Our Hall Histories series is back with Bedern’s return to Medieval splendour. We explore the work of York Archaeological Trust in the 1970s and Bedern Hall’s restoration.
1971. After almost 20 years as the home of Wright’s pork butchers, Bedern has been singled out for development. The City of Council has decided that it’s time for the industrial buildings to go and York’s history to be uncovered.
Lord Esher, president of the Royal Institute of British Architects, has published a landmark planning report outlining significant changes for the city. It was such big news that the major newspapers got caught into a heated battle to publish the outcome first.
The fumes and fires of the warehouses and industrial works near the city walls are soon to be stopped. It’s been getting increasingly foggy and polluted around the main thoroughfares of the city, and it’s time to make the city centre a fantastic place to live once more.
Bedern, as we’ve long known, has lacked the glamour of other areas of the city. It’s been a site of controversy since Medieval times when the Vicars Choral from York Minster were resident there. Victorian times brought swathes of immigrants into unfit crowded living conditions where disease and disgrace were rife.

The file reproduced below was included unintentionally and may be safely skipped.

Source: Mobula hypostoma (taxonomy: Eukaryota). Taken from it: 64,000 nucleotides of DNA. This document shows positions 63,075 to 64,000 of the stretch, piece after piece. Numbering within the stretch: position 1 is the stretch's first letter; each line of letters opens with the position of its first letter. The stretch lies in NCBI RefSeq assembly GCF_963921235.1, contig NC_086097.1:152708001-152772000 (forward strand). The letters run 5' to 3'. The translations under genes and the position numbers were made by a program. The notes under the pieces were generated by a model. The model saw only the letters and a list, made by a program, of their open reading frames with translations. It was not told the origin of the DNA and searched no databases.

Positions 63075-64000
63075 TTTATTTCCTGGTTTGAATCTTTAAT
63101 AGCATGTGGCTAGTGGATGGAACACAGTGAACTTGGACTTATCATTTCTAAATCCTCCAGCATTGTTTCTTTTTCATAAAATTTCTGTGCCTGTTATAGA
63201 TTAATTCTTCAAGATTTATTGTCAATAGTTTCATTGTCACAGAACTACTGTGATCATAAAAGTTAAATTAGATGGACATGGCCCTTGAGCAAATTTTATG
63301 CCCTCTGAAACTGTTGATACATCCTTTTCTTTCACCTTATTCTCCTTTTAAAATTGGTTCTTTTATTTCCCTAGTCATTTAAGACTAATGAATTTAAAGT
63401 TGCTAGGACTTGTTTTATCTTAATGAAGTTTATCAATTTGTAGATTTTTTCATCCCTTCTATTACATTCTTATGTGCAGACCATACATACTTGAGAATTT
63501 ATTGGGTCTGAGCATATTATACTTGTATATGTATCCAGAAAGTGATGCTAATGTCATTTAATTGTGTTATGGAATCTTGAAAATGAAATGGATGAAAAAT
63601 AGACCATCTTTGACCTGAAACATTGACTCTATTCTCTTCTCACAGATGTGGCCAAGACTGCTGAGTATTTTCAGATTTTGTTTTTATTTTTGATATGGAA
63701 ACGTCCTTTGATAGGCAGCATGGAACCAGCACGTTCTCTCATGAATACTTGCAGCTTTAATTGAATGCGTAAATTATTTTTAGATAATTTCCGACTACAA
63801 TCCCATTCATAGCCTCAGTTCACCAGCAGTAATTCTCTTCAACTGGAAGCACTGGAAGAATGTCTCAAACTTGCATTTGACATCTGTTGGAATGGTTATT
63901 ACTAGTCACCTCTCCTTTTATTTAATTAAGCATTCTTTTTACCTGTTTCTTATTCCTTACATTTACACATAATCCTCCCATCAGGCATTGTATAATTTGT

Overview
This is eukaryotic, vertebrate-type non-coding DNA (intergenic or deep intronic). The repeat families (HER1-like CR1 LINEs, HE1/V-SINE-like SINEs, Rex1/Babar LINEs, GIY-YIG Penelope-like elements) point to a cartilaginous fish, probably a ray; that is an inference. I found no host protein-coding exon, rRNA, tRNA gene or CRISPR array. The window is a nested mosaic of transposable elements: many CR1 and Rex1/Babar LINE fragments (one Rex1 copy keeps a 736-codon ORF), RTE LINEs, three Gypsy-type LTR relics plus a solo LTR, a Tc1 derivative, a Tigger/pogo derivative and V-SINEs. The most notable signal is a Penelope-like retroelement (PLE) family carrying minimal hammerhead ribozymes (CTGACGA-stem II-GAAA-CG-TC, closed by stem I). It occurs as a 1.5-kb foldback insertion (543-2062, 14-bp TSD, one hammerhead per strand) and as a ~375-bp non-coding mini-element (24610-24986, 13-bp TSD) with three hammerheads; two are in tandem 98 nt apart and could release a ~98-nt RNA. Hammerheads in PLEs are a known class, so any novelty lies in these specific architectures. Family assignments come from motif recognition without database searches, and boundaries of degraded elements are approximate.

Now it’s time to remove the shadows from the Bedern quarter to make the area near to the Minster a sought-after centre for modern communities.
Luckily, Bedern Hall and chapel are saved from the demolition that nearby buildings face and York Archaeological Trust are invited to see what they can find. Will the college of the Vicars Choral be a central feature of York once more?
Amongst the rubble, they uncover stunning features including a fan-vaulted roof, reminiscent of York Minster. This, along with smaller discoveries of such as Roman remains from a legionary fortress, marked Bedern out as an important site to dig.
Watch this video about York Archaeological Trust from Yorkshire Film Archive showing Bedern undergoing excavation. 15:00-23:00 shows Bedern being discussed, investigated by archaeologists and researched in the Minster Library.
8 years down the line and it’s time to begin Bedern’s Restoration. Years as a factory for bread and then pork has meant its condition leaves something to be desired.
Garish green glazed tiles are peeled back from the floor and replaced with York stone. Worn-away roof timbers are reconstructed with modern oak and softwood.
What hasn’t changed though is the original tracery from the medieval period which remains proudly intact in one window on the north-east front of Bedern Hall. There’s a distinctly ancient atmosphere to the building. The historic stories of Bedern’s many varied residents, of course, remain among the walls.
Would you like to see how Bedern has been restored? Our beautiful 14th century hall now stands in all its glory down a snickleway from Goodramgate in York city centre. We’d love you to come and visit us!
If you enjoyed this edition of Hall Histories, be sure to read the rest in our series on our blog…